The third season — starting with Zuko’s return to the Fire Nation as a war hero — pays off the emotional development of the previous season. His homecoming isn’t what he expects or even what he wants anymore. He accepts that everything Ozai instilled in him – his self-hatred, the Fire Nation’s deified greatness – was wrong. His only path toward peace was to teach Aang how to firebend and defeat Ozai. Zuko’s moment of self-actualization doesn’t erase the pain and misery he brought Aang and his friends. He spends several episodes proving himself worthy of their trust, and seeing him gain their respect and friendship was a reward in and of itself.
But redemption in Dragon Ball Z and Avatar is more intense than “guy makes friends.” Vegeta and Zuko both must confront their own cataclysmic threats. Vegeta fights Buu, the near-immortal monster he helped unleash during his battle with Goku, while Zuko comes face-to-face with Azula as she’s crowned the new Fire Lord.
They’re both winner-takes-all brawls with heavy emotional stakes. Vegeta’s fight with Buu reflects his acceptance of the role he was ready to decimate as a protector of Earth and his loved ones. His embrace of Trunks before his final attack expresses his intense personal growth and the paternal intimacy that Goku himself never quite achieved with his sons. Zuko has fought Azula before, but his newfound, hard-won serenity, paired with her decreased mental capacity, gives him the confidence to face her on his own, without Katara’s help.
Both battles rank among their series’ best moments, but neither Vegeta nor Zuko is victorious. Vegeta’s self-sacrificing Final Explosion attack could’ve been the perfect culmination of his decade-long search for peace and self-respect. Unfortunately, Buu survives, and Goku’s final Spirit Bomb ends him once and for all. Zuko’s battle with Azula is a spectacular and provocative clash of serene red and psychotic blue flames. However, her lightning attack against Katara clips his decisive win. Azula severely wounds Zuko when he jumps in to intercept it, and Katara is the one who defeats her and heals him.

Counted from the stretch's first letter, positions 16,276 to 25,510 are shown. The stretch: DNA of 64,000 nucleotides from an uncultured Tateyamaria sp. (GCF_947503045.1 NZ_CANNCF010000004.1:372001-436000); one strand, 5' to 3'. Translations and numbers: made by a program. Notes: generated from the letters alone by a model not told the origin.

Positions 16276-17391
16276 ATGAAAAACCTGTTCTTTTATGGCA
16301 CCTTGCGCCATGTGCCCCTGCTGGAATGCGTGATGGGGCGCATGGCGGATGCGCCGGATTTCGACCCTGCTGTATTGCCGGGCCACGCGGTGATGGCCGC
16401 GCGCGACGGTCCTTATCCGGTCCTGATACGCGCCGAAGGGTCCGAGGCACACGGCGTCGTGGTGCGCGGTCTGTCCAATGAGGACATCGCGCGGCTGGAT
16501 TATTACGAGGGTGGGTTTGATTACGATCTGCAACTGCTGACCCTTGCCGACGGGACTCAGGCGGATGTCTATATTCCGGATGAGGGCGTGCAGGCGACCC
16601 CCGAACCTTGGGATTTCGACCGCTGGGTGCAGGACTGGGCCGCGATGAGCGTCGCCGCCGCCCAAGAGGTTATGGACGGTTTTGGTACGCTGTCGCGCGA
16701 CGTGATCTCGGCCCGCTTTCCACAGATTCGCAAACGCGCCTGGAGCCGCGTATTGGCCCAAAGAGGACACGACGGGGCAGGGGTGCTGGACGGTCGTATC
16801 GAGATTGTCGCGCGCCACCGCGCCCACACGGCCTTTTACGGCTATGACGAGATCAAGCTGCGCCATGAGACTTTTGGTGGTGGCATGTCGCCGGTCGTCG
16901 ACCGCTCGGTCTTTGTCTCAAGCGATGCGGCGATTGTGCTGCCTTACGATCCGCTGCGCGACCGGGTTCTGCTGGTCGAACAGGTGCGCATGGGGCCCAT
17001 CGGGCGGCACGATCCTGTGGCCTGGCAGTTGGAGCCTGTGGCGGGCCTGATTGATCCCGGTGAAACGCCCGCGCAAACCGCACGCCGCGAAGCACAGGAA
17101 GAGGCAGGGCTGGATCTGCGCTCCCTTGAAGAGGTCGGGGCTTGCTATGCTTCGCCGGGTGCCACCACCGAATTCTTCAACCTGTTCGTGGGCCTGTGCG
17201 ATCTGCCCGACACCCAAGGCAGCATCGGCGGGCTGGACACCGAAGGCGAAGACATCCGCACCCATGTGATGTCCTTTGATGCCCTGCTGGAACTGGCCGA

Vegeta and Zuko technically lost their respective battles but won their wars. Vegeta assists Goku in defeating Buu, seeing his once-bitter rival as a begrudgingly-respected ally that doesn’t diminish his greatness. Zuko defeats his sister with Katara’s help. As someone who took the longest to forgive him, her support solidified that Zuko had become a hero in his own right.
Both arcs end similarly, but Dragon Ball Z ties Vegeta’s redemption too closely to Buu’s defeat for it to feel like a satisfactory resolution. Vegeta’s sacrifice is impactful, as is his relationship with Goku in the series’ final stages. However, a feeling lingers that Vegeta deserved the glory of beating Buu and saving Earth. Avatar avoids this by deviating Zuko’s arc from the final confrontation between Ozai and Aang, ending it with Azula instead. Aided by numerous episodes of intricate character work, the extraction makes Zuko’s challenge entirely his own and doesn’t rely on the main protagonist to progress it.
Vegeta’s popularity and influence stems from his character development, an arc that arguably eclipses Goku’s. He is frustrating, outrageous, absurd, and thoroughly compelling. He is the perfect template for generations of animated anti-heroes and reformed villains and a brilliant reference point for Zuko. The strengths of A:TLA’s storytelling structure helped smooth out the template’s rough edges and create a standout character in a series jam-packed with them.
The unqualified success of the two princes is a powerful example of the rich storytelling and character development that audiences expect from animated programs. If you ever you past these series, and those inspired by them, let Vegeta and Zuko offer a compelling reason to give them a second glance.